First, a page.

Like many people, I suspect, I’ve been doing lots of reading to try and get a grasp on the current economic crisis. The topic is incredibly important, as we’re look at an unprecedented failure of capitalism and the distinct possibility that capitalism will radically transform — possibly into something post-capitalist (especially if we push it). While economics can be confusing and intimidating, there are a number of good pieces on the subject out there, including some that capture more of the bigger picture, in terms of power relations and potential outcomes. I’m going to suggest a few of my favorites here:
This article takes particular note of the power plays initiated by the financial section oligarchs — in particular from the perspective of an IMF economist whose job in the past has been to break up such oligarchies in emerging nations.
A great overview of the historical root causes of the current crisis from a decidedly left perspective.
This piece is more of a populist call out, naming names and taking note of specific sleezy actions. Notable as a reflection of current popular sentiment.
Literacy is power. In the age of the CDS and CDO, most of us are financial illiterates. By making an already too-complex economy even more complex, Wall Street has used the crisis to effect a historic, revolutionary change in our political system — transforming a democracy into a two-tiered state, one with plugged-in financial bureaucrats above and clueless customers below.
The most galling thing about this financial crisis is that so many Wall Street types think they actually deserve not only their huge bonuses and lavish lifestyles but the awesome political power their own mistakes have left them in possession of. When challenged, they talk about how hard they work, the 90-hour weeks, the stress, the failed marriages, the hemorrhoids and gallstones they all get before they hit 40.
“But wait a minute,” you say to them. “No one ever asked you to stay up all night eight days a week trying to get filthy rich shorting what’s left of the American auto industry or selling $600 billion in toxic, irredeemable mortgages to ex-strippers on work release and Taco Bell clerks. Actually, come to think of it, why are we even giving taxpayer money to you people? Why are we not throwing your ass in jail instead?”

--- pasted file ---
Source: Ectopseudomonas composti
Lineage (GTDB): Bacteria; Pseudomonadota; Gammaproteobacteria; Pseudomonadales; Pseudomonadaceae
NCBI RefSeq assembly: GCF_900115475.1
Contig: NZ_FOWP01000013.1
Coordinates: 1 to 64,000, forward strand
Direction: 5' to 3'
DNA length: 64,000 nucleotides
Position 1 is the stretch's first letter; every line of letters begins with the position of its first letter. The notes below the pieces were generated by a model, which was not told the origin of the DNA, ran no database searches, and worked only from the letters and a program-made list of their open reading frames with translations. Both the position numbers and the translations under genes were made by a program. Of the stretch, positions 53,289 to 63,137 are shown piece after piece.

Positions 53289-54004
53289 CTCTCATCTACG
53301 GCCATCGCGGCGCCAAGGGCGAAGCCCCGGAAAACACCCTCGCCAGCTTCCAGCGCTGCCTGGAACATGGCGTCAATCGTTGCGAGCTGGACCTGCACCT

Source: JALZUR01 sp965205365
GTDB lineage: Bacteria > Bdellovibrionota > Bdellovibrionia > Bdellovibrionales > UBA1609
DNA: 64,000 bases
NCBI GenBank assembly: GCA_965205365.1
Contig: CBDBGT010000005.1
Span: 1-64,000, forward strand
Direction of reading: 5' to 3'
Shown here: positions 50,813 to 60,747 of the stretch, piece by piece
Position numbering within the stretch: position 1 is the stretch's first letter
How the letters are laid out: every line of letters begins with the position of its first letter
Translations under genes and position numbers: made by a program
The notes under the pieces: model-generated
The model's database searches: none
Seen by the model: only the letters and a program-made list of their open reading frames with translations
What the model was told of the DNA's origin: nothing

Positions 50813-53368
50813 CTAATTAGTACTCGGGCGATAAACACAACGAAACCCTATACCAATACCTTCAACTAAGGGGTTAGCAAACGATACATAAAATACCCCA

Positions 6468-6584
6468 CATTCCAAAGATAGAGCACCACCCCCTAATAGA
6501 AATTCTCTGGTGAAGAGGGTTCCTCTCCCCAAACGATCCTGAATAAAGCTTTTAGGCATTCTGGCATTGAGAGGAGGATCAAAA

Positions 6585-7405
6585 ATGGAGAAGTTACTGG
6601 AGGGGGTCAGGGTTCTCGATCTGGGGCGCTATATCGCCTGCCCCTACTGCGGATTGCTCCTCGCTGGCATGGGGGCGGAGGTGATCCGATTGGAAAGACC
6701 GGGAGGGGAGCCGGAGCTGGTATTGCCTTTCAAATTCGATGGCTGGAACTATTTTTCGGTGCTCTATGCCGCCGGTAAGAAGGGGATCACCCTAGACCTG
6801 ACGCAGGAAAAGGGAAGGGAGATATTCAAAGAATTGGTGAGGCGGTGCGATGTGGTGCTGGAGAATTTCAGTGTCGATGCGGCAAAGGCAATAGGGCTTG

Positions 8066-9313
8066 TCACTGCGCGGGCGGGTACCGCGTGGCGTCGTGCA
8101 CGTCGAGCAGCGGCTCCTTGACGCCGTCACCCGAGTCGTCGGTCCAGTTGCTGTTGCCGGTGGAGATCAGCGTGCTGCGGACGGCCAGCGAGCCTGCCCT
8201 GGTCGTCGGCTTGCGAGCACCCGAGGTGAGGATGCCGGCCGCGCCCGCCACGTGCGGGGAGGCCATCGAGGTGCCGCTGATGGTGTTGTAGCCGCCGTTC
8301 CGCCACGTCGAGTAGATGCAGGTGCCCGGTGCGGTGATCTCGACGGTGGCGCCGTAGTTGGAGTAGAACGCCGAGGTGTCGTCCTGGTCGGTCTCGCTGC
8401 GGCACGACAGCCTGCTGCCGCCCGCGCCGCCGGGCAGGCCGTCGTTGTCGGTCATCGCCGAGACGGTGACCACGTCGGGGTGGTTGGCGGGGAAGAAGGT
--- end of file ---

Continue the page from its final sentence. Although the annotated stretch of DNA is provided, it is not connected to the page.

But before you even finish saying that, they’re rolling their eyes, because You Don’t Get It. These people were never about anything except turning money into money, in order to get more money; valueswise they’re on par with crack addicts, or obsessive sexual deviants who burgle homes to steal panties. Yet these are the people in whose hands our entire political future now rests.
A solid Marxist/communist analysis of the historical roots of the situation and contradictions within capitalism. Wraps up with the predictable call for a communist worker’s party, of course.
For us the real question was “why did it take so long to come about in the first place?”. Global capitalist growth over the last fifteen years has been largely based on two inter-related features — the exploitation on an enormous scale of cheap labour power in the so-called “emerging economies”, especially China, and the ever burgeoning sums of money produced in the global financial system which seemed to have less and less connection to the production of surplus value. We were using metaphors such as capitalism seems to be defying the law of gravity (as well as the law of value) in that more and more fictitious capital was being created which had less and less relation to the actual production of real commodities. However, like the cartoon characters who can run off cliffs and hang suspended in the air for a time before finally falling to earth, capitalism’s apparent defiance of the law of value has now come to an end.
Don’s piece is a far more complex and nuanced view on the crisis, responding to numerous other writings on the subject, and taking particular note of the potential opportunities for more repressive social democracies or insurgent fascism.
Here’s my point. The left is going to have to organize itself, not the working class or the ‘people’. One of the French post structuralists noted that the question isn’t so much why the masses don’t rebel against power as it is why they internalize that power relationship and enforce their own subordination and misery on themselves. At moments of crisis such as we are entering, this internalized acceptance of subordination will break at many points and masses of people will start to think and act in ways that would have seemed irrational to them a short time before. The role of the left is to recognize these elements of epistemological break and attempt to generalize them and incorporate them into an anti-capitalist social bloc. To accomplish this, the left must learn for itself what is to be done and how to do it, before presuming to educate others on these questions. And when we makes a start on this task, it will involve a little boldness, taking a few chances, some might prove to be embarrassingly inadequate; some might fail the risk/benefit analysis; but that’s the path to being a part of a revolutionary process, though it’s not necessarily the path to a comfortable life.
Some follow-up discussion on this article can also be found at the Three-Way Fight blog.
This writer makes an intriguing effort to map out how the crisis will play out over the next few years, making specific note of the likelihood of a resurgence of racism, nationalism, and fascism. I don’t agree with all of the assertions, of course, but it’s well worth reading.
If anyone has other recommendations, please post them in the comments.
Jamais Cascio over at Open the Future notes some similar sources.